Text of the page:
Please use this identifier to cite or link to this item: https://doi.org/10.1081/DDC-100101322
Title: Role of base plate rotational speed in controlling spheroid size distribution and minimizing oversize particle formation during spheroid production by rotary processing
Authors: Liew, C.V. 
Wan, L.S.C. 
Heng, P.W.S. 
Keywords: Base plate rotational speed
Oversize particles
Rotary processing
Rotary processor
Spheroids
Spheronization
Issue Date: 2000
Citation: Liew, C.V., Wan, L.S.C., Heng, P.W.S. (2000). Role of base plate rotational speed in controlling spheroid size distribution and minimizing oversize particle formation during spheroid production by rotary processing. Drug Development and Industrial Pharmacy 26 (9) : 953-963. ScholarBank@NUS Repository. https://doi.org/10.1081/DDC-100101322
Abstract: The occurrence of material adhesion and formation of oversize particles in the product yield during one-pot spheroid production by rotary processing leads to a less predictable process and a decrease in the usable portion of the total product yield obtained from each production run. The use of variable speeds of the rotating frictional base plate during the spheronization run was investigated for achieving optimal spheroid production. When the base plate speed was increased during liquid addition, the greater centrifugal forces generated improved liquid distribution and the mixing of the moist powder mass, resulting in a decrease in the amount of oversize particles formed. When the base plate was maintained at a high speed throughout the run, the amount of oversize particles and mean spheroid size increased, and a greater 'between batch' mean spheroid size variability was also observed. The findings showed that, when higher speeds were used, the residence time must be adjusted accordingly to avoid excessive coalescence and growth while maintaining even liquid distribution. A 'low-high-low' speed variation during rotary processing may be used to produce spheroids with a narrow size distribution and with a minimal amount of oversize particles in the total product yield.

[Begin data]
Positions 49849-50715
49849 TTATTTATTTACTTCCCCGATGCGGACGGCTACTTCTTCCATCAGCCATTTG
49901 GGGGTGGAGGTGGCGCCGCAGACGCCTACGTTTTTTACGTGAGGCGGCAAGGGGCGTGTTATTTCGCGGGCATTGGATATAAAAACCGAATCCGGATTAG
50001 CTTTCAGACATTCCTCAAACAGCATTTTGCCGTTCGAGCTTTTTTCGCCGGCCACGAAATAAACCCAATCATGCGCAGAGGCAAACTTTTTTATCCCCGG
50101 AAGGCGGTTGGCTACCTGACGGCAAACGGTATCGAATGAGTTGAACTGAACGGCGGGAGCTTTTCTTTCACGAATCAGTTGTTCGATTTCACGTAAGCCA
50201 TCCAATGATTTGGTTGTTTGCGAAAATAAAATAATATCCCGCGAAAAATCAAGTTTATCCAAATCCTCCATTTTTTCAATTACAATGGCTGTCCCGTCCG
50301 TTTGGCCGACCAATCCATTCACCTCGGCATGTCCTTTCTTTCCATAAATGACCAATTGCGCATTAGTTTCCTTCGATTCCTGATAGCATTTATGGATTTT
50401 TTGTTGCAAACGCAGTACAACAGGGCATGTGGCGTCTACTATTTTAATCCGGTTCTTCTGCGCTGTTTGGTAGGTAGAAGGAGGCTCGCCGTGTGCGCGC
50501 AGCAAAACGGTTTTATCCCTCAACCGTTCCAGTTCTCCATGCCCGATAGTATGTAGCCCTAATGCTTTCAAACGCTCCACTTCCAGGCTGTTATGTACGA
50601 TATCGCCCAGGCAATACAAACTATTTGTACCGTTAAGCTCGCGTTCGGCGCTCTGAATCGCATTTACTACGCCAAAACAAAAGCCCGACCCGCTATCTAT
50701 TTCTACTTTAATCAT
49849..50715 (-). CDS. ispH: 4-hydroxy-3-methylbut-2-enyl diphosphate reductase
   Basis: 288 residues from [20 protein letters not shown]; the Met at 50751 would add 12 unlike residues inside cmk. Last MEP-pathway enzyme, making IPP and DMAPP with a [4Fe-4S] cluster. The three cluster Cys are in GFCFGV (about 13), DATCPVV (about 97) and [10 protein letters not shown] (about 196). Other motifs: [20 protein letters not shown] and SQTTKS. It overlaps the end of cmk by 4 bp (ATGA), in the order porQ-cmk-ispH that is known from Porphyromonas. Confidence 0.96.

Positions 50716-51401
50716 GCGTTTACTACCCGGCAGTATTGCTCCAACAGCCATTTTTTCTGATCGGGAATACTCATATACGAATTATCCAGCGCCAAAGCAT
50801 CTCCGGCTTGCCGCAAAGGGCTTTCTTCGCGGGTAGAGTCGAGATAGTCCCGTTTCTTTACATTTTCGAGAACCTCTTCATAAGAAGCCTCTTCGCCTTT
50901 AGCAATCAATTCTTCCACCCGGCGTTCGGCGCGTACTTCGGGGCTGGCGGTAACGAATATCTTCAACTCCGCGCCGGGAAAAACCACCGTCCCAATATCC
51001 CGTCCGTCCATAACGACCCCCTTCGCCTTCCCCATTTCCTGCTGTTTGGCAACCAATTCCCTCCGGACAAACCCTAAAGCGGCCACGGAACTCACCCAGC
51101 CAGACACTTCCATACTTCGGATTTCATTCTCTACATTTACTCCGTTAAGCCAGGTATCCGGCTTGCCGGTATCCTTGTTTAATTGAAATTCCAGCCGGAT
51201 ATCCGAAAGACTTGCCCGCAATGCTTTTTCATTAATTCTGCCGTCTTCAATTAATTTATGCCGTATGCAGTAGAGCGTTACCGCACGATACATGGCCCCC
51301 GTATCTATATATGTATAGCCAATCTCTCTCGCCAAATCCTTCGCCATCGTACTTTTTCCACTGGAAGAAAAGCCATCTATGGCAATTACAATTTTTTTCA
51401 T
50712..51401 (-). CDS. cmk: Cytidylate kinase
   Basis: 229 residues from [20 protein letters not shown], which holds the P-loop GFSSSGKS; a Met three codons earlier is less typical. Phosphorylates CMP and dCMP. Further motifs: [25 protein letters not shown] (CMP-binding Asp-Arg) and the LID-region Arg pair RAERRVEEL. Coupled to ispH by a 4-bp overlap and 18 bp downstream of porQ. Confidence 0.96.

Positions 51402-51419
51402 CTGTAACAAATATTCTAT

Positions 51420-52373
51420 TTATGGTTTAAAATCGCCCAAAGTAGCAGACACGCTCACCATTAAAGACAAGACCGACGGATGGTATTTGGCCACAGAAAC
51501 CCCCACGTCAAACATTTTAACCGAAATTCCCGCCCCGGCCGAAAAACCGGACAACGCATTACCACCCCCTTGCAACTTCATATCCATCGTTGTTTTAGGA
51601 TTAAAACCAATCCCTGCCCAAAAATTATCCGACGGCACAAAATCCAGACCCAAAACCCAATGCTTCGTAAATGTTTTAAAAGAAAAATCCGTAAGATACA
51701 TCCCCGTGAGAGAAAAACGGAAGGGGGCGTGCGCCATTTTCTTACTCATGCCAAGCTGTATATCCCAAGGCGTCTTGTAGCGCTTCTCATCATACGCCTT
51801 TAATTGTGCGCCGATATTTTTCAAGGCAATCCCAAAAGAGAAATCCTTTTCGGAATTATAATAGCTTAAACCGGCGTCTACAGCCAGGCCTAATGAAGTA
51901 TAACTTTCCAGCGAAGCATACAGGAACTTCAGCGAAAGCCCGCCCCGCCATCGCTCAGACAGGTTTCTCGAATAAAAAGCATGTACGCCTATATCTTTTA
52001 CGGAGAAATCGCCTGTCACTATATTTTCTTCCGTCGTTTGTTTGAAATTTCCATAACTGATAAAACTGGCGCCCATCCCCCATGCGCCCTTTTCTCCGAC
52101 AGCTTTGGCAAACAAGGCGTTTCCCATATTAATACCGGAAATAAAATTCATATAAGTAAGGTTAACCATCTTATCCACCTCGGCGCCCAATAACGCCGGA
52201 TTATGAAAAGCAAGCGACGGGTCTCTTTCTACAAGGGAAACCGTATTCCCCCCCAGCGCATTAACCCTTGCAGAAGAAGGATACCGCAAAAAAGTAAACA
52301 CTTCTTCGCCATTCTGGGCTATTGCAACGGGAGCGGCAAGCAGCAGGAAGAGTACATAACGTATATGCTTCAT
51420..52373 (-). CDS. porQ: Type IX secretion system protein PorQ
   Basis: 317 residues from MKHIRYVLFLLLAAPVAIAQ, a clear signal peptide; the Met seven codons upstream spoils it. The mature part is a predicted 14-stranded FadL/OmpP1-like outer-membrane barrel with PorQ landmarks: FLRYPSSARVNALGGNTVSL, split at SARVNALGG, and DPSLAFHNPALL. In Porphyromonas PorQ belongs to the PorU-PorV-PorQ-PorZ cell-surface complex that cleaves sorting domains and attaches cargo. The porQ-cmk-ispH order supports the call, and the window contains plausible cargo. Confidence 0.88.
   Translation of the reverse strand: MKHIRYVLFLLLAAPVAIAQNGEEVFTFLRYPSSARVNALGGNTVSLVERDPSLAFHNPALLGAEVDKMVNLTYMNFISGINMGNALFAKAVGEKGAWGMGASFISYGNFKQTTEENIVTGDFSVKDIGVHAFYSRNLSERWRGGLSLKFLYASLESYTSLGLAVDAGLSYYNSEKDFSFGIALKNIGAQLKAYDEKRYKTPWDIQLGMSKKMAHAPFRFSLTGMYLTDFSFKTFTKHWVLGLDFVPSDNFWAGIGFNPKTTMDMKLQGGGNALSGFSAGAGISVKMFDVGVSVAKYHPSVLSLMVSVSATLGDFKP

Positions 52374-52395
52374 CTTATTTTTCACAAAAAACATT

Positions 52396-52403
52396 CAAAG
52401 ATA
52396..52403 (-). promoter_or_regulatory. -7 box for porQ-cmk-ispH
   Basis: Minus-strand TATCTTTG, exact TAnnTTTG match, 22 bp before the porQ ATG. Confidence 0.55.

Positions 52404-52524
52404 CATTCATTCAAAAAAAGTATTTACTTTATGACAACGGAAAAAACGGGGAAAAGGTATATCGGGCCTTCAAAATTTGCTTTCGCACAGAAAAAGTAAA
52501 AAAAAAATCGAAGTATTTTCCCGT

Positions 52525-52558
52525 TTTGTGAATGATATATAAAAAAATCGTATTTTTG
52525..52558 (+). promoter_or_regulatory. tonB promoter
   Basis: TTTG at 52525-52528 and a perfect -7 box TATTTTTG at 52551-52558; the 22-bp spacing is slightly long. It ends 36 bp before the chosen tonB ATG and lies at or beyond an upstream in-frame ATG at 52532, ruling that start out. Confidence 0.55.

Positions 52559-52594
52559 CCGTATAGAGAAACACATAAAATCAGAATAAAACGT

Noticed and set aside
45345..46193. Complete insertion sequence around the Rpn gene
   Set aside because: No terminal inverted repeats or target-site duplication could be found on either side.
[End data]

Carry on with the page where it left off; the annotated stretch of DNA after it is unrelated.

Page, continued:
Source Title: Drug Development and Industrial Pharmacy
URI: http://scholarbank.nus.edu.sg/handle/10635/106311
ISSN: 03639045
DOI: 10.1081/DDC-100101322
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